MONTECITO, Calif.—Helicopters carrying camera crews buzzed overhead, and tinted glass covered the windows of almost every vehicle entering as Oprah Winfrey welcomed 1,500 guests Saturday evening to her sprawling estate in what was the biggest fundraiser of Sen. Barack Obama's political career.
Obama bumped elbows with comedians Chris Rock and Whoopi Goldberg. Singer Stevie Wonder an Obama favorite, performed.But it was the joint appearance by Obama and Winfrey, who never before has involved herself in politics in such a large way, that generated the greatest star power of the evening.
The star-studded gathering marked the most visible effort yet for the billionaire media magnate in her effort to help the Illinois Democrat in his quest to win his party's presidential nomination.
As Winfrey introduced Obama's wife, Michelle, who was wearing a dress by Chicago designer Maria Pinto, the hostess called her the "first lady."
At times, Winfrey echoed Obama's stump speech. "How many hours you have spent in the halls of Washington is not the issue," she said, according to the source. "I want a man that has good sense."
Winfrey said she never expected to be involved in a presidential campaign. "When you have been called, no one can stand in the way of destiny," she reportedly said.
Once inside, guests, who dined on mini-hamburgers, chicken tenders and corn on the cob, had various levels of access, ranging from seats in the grass on lime-green blankets that had "Obama '08" embroidered on them, to a VIP reception, to a later, much more exclusive dinner.
Smartly timed with Monday's season premiere of Winfrey's show, the event was part fundraiser, part Hollywood red carpet and part circus. Photographers hovered outside entrances of Winfrey's 42-acre property, where VIP guests were allowed to drive right in. Others had to park and ride from a horse-show grounds in nearby Santa Barbara. Journalists were kept outside.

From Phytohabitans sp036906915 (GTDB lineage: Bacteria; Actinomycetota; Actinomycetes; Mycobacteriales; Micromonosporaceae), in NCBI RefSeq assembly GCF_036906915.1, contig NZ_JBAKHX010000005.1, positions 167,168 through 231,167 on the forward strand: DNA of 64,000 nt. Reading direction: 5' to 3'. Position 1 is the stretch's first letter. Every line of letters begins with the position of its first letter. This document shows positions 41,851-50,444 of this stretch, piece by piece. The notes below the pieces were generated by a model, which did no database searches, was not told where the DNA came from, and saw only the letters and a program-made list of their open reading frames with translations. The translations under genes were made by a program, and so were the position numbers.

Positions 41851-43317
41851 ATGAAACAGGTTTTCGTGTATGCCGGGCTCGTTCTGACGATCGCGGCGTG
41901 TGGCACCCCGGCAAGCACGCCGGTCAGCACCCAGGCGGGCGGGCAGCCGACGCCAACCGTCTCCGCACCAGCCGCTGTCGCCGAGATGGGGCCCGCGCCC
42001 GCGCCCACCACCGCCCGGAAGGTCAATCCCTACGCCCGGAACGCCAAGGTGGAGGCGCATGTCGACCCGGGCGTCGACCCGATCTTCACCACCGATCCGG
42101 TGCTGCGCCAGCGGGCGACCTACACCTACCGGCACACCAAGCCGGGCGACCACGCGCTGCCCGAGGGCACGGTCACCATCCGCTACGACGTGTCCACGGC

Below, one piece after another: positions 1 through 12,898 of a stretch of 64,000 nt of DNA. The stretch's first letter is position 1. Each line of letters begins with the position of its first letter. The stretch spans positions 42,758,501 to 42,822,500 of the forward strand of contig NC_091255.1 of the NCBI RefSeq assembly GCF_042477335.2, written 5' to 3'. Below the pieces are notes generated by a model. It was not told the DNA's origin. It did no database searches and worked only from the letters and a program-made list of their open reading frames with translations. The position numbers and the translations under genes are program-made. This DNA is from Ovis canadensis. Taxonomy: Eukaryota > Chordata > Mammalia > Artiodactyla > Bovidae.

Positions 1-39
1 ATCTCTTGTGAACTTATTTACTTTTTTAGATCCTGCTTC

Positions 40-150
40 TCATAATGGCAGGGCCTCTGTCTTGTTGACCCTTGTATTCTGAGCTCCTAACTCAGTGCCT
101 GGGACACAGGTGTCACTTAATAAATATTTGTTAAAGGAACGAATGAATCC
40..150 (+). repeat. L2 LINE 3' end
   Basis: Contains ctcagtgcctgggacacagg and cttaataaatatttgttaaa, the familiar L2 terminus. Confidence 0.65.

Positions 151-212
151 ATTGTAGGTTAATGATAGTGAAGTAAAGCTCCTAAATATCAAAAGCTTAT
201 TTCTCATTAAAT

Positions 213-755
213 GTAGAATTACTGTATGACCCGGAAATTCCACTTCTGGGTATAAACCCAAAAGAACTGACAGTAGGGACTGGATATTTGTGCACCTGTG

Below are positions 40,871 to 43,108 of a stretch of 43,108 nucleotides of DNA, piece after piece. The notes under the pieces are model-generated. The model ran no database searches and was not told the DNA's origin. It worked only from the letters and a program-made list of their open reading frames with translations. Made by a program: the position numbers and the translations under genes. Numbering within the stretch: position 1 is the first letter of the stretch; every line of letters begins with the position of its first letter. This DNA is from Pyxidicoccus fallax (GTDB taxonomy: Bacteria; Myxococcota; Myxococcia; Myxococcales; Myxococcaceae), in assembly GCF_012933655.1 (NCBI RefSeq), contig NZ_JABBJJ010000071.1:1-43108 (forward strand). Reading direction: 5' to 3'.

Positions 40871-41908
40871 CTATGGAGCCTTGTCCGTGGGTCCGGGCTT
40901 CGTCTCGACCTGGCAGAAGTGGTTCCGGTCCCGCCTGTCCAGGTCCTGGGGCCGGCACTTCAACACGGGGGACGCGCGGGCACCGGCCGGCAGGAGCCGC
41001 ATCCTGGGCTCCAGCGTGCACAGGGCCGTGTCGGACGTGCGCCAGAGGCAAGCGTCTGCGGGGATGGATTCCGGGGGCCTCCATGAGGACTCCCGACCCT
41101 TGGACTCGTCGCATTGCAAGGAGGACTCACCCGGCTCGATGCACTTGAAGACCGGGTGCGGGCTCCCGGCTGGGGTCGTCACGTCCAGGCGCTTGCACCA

At the grounds, guests parked, had their possessions searched and boarded buses for the trip to Winfrey's property about 8 miles away. Recording devices and cameras were not allowed, and government-issued photo IDs were compared to a guest list.
The power of Oprah
In an interview Friday, Obama said he first fully realized Winfrey's power one day when he was running late for work at the Capitol and a beefy security guard in dark sunglasses stopped his car and peered in sternly to ask for identification.
Suddenly, though, the Senate ID wasn't necessary for the freshman lawmaker. "Hey, you were on 'Oprah'!" the man said, stepping back to direct Obama's car through the checkpoint with a friendly wave.
"It's at that point that I realized the power of Oprah Winfrey," Obama recalled. "Her reach extended beyond the stereotypical demographic. ... And the appearance on her show amplified my profile around the country."
At that time, Obama was several months past the 2004 Democratic National Convention speech that had made him a political star, and his first published memoir was selling well.
But an appearance on "The Oprah Winfrey Show" had widened his path into the world of pop culture, a critical domain as he began to build his celebrity-infused political portfolio. The relationship has grown along with Obama's rise, as the two Chicago celebrities have turned a passing acquaintance into a powerful friendship with national implications.
Saturday's gathering was expected to raise more than $3 million. And it may be only the beginning of her support, with television ads featuring Winfrey and even speaking appearances possible.
It is not a simple prospect for any star, especially for one who so jealously guards her brand identity. In joining Obama's campaign, Winfrey is flouting the lessons of celebrities who have closely associated themselves with candidates, only to turn off a certain segment of their audiences and diminish their own marketability.
She's also testing the boundaries of her power. Winfrey has turned obscure writers into best sellers and started a top magazine from scratch, yet she never before has tried so tangibly to translate her influence into the political realm.